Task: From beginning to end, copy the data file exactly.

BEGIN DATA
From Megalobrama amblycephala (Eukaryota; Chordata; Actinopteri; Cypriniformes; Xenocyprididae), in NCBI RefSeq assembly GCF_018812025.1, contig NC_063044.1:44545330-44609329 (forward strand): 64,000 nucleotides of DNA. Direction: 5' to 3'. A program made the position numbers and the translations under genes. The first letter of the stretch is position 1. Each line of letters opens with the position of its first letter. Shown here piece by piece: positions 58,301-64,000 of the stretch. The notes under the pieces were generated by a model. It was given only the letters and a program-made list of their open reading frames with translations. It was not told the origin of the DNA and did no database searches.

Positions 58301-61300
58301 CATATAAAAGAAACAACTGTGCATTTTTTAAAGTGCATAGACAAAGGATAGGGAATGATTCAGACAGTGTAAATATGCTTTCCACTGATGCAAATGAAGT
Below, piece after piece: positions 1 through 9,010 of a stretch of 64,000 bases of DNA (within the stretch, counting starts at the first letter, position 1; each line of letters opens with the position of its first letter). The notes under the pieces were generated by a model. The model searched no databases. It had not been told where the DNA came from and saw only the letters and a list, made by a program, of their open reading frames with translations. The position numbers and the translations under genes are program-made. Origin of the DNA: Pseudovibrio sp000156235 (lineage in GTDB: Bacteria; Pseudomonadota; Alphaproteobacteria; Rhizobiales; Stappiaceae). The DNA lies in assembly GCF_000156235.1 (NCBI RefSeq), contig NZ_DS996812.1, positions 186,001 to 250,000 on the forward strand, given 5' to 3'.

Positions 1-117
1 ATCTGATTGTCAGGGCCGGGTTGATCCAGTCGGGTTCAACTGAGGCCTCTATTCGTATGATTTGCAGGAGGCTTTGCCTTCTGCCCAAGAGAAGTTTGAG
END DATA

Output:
From Megalobrama amblycephala (Eukaryota; Chordata; Actinopteri; Cypriniformes; Xenocyprididae), in NCBI RefSeq assembly GCF_018812025.1, contig NC_063044.1:44545330-44609329 (forward strand): 64,000 nucleotides of DNA. Direction: 5' to 3'. A program made the position numbers and the translations under genes. The first letter of the stretch is position 1. Each line of letters opens with the position of its first letter. Shown here piece by piece: positions 58,301-64,000 of the stretch. The notes under the pieces were generated by a model. It was given only the letters and a program-made list of their open reading frames with translations. It was not told the origin of the DNA and did no database searches.

Positions 58301-61300
58301 CATATAAAAGAAACAACTGTGCATTTTTTAAAGTGCATAGACAAAGGATAGGGAATGATTCAGACAGTGTAAATATGCTTTCCACTGATGCAAATGAAGT
Below, piece after piece: positions 1 through 9,010 of a stretch of 64,000 bases of DNA (within the stretch, counting starts at the first letter, position 1; each line of letters opens with the position of its first letter). The notes under the pieces were generated by a model. The model searched no databases. It had not been told where the DNA came from and saw only the letters and a list, made by a program, of their open reading frames with translations. The position numbers and the translations under genes are program-made. Origin of the DNA: Pseudovibrio sp000156235 (lineage in GTDB: Bacteria; Pseudomonadota; Alphaproteobacteria; Rhizobiales; Stappiaceae). The DNA lies in assembly GCF_000156235.1 (NCBI RefSeq), contig NZ_DS996812.1, positions 186,001 to 250,000 on the forward strand, given 5' to 3'.

Positions 1-117
1 ATCTGATTGTCAGGGCCGGGTTGATCCAGTCGGGTTCAACTGAGGCCTCTATTCGTATGATTTGCAGGAGGCTTTGCCTTCTGCCCAAGAGAAGTTTGAG